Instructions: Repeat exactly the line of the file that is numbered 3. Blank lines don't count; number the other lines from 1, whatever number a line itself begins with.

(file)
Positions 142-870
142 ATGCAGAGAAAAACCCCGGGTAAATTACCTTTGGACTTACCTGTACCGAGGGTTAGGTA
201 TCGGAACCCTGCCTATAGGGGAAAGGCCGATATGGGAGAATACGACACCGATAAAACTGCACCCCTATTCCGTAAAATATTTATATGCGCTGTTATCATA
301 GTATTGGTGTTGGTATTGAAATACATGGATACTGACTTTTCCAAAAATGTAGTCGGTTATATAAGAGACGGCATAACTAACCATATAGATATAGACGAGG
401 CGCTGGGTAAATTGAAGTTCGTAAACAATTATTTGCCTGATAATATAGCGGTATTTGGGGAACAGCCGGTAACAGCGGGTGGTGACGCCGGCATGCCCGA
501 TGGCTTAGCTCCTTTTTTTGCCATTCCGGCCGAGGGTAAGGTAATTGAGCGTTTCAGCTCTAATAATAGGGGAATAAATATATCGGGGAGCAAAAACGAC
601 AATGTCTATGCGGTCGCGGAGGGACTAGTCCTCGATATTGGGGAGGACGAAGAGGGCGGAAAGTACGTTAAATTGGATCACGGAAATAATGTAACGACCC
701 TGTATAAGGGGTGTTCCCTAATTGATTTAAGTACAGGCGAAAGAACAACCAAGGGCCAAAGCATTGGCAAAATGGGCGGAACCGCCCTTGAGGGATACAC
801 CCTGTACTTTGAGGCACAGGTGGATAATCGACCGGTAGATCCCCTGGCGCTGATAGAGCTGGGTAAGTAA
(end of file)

201 TCGGAACCCTGCCTATAGGGGAAAGGCCGATATGGGAGAATACGACACCGATAAAACTGCACCCCTATTCCGTAAAATATTTATATGCGCTGTTATCATA